I’m not convinced it’s natural for humans to act on impulse. What happens when we let it all hang out? So many destructive habits go on in the name of expressing ourselves. Think alcohol and drug abuse, date rape, drunk driving accidents, STDs, domestic violence, child abuse, pedophilia and numerous other distorted sexual tendencies, gaming addictions, porn addictions, overeating, for example. At a certain point, acting out our every desire gets ugly, because these desires are selfish and usually result in exploiting others. Actually, all desire we know is selfish, because it has been pulled out of shape from its genuine nature, like a jumper that once fitted well but now hangs misshapen.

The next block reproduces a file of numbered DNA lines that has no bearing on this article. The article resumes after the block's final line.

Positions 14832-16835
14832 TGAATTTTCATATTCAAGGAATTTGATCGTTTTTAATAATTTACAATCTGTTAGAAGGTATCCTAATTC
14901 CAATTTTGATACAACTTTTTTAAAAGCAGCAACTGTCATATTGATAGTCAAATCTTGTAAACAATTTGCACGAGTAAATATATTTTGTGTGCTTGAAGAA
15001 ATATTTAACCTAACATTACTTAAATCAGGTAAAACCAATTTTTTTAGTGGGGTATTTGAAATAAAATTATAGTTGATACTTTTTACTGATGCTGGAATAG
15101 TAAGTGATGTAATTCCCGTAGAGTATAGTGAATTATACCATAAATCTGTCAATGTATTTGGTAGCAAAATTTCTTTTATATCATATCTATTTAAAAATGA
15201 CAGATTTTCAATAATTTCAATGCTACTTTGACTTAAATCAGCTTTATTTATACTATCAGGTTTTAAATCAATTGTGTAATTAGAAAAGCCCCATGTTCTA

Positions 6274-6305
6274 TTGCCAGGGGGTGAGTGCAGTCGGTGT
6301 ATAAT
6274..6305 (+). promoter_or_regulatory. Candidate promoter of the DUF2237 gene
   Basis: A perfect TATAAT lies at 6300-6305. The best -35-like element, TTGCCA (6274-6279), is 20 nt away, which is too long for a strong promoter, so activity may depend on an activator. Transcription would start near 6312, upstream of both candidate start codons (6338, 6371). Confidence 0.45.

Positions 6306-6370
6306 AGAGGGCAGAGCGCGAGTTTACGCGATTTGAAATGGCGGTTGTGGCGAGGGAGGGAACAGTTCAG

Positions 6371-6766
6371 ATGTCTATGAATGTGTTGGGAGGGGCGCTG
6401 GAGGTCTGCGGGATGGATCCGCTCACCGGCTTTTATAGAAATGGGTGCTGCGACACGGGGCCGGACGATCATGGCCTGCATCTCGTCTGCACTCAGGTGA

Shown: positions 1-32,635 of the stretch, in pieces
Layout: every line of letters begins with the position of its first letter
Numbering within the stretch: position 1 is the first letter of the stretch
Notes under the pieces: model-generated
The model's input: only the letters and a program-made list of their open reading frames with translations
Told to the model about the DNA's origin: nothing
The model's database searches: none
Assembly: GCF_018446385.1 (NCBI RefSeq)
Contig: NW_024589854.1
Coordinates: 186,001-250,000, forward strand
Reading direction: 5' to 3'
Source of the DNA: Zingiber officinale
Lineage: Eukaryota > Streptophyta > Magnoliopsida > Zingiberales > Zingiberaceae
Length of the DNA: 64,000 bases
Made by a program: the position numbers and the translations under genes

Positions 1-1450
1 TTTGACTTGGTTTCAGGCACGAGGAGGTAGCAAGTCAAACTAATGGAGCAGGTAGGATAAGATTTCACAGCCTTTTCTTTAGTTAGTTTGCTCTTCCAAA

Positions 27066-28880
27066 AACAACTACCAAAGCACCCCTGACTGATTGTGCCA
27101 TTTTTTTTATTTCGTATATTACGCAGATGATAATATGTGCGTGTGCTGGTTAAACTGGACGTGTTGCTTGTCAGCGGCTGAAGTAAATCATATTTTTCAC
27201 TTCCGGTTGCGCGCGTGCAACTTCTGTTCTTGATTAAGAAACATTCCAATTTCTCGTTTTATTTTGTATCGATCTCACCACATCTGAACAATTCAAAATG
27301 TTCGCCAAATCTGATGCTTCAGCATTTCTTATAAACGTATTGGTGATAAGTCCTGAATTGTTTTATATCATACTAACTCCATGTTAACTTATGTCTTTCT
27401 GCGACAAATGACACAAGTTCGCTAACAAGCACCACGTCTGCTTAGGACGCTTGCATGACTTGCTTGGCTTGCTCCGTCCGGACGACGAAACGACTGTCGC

The fact that human habits can really get out of hand, destructive and nasty at worst, indicates that the human being’s intelligence is being misused or channelled in the wrong direction. According to yoga science, human intelligence is meant for big things, like understanding our nonmaterial identity, the nature of existence, how reality is working, and running complex and harmonious societies, to list a few. Just as children with no positive engagement get themselves into trouble, our human intelligence, if not chasing a higher purpose, gets into all sorts of unwanted habits, bringing our consciousness down to its lowest expression. And because we are meant for more, we are not happy living like loose units. It’s depressing to have no self-control, to be instead controlled by habits that we hate. Uggh! If we are not pursuing our highest potential, how can we be happy?